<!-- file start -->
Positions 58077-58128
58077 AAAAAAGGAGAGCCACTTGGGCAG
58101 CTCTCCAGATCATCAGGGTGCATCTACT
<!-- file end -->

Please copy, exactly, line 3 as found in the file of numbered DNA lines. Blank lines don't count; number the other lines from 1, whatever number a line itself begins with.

58101 CTCTCCAGATCATCAGGGTGCATCTACT